Many people think that writing a book is all about having a good story or hook, but the reality is you are in the book writing “business.” Here are five things that you should do while you are writing the book that can help your “book business” once you finish.
CALL ME CRAZY, BUT …
For the past three months, my third novel, The Custer Conspiracy, has been circulating among the NY Literati looking for an agent. To date, I have received five requests to see the entire manuscript seeded between thirty-three outright rejections.
Even though I think The Custer Conspiracy is worthy of a mainstream publishing house, I’m not surprised at the level of disinterest. I understand the book business pretty well (I think), and can appreciate the pressures the agent class is under when trying to select books the ordinary reader (you and me) will be allowed to read.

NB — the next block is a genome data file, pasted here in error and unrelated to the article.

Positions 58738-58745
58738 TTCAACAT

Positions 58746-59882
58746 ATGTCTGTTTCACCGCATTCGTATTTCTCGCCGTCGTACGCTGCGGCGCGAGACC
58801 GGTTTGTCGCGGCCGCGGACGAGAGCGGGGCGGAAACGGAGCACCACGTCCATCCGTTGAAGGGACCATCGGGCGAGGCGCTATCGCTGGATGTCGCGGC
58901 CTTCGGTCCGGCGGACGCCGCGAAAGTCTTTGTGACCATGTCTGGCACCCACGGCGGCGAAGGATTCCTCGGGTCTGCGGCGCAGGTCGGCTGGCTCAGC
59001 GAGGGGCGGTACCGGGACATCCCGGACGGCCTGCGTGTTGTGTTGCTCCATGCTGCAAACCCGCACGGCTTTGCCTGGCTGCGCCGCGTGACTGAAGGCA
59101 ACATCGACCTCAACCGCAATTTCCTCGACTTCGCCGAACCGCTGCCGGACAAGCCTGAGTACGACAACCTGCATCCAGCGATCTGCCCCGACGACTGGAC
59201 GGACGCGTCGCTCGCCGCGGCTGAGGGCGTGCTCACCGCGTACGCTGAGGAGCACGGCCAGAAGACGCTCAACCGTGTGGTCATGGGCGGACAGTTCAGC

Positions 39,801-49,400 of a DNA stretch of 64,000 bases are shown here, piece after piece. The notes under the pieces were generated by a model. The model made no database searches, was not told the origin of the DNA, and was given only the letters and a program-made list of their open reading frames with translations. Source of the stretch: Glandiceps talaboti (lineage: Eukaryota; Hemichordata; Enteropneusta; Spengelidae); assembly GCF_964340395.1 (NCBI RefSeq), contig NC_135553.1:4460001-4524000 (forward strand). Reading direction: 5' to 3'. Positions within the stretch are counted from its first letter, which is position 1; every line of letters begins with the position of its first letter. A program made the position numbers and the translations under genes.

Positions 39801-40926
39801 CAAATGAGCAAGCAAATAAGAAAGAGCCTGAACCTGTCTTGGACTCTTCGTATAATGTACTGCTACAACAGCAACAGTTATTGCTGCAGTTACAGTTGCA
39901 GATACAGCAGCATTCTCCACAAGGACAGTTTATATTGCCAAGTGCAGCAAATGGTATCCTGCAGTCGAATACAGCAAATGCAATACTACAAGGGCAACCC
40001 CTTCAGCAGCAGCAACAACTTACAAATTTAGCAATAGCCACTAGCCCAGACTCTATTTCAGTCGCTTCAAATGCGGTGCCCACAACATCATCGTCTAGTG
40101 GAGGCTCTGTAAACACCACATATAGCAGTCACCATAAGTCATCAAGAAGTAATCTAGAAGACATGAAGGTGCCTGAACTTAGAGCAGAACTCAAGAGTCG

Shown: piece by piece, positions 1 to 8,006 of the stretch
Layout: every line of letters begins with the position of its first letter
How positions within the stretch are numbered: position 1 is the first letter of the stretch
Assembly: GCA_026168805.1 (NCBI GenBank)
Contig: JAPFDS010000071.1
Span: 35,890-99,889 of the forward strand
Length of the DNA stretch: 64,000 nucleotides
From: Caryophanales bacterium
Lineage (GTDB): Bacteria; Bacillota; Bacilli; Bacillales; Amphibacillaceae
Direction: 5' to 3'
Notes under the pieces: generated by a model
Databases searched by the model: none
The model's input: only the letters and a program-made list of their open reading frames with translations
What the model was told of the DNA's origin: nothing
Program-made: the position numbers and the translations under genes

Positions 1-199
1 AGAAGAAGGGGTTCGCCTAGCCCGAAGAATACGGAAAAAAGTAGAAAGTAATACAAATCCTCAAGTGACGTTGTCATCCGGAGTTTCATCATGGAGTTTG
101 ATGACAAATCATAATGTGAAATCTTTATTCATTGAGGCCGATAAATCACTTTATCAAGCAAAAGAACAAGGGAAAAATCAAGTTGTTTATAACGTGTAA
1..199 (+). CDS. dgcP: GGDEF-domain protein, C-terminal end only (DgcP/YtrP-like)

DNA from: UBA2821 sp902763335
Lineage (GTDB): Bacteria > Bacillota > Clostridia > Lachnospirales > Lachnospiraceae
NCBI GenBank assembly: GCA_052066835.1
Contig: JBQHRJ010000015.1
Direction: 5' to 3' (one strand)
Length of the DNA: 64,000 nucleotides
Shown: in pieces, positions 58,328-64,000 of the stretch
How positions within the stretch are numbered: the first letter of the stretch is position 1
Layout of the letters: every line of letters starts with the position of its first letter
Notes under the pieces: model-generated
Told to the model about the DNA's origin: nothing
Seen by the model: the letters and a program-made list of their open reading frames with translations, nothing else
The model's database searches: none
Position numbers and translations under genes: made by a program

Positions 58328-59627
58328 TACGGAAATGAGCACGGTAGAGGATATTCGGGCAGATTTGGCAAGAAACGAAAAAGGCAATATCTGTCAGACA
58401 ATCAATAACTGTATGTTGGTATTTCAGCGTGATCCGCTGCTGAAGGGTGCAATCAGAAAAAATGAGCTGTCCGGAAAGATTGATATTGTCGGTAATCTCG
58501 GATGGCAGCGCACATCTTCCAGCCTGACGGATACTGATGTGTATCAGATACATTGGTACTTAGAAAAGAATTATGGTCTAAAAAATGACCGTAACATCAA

Do you remember the song that starts with “What do you get when you fall in love?” According to Dionne Warwick “…you only get a life of pain and sorrow.” I’m betting if you changed her words to WHAT DO YOU GET WHEN YOU SELF PUBLISH?, you’d get the same answer.
My last post was about what it meant to be an “expert”, i.e., did our readers expect us to be “experts” in the things we write about? I’m guessing if you are writing a cookbook; well then, yeah … it probably would be good if you knew your way around the kitchen. Or the “Five Easiest Ways To Perform Open-Heart Surgery” probably should be written by a doctor, preferably a heart surgeon. But a reader can hardly expect a writer of vampire novels to be a vampire (i.e., a “real” expert). Or everyone who writes a thriller about the CIA to be an undercover agent in Iran.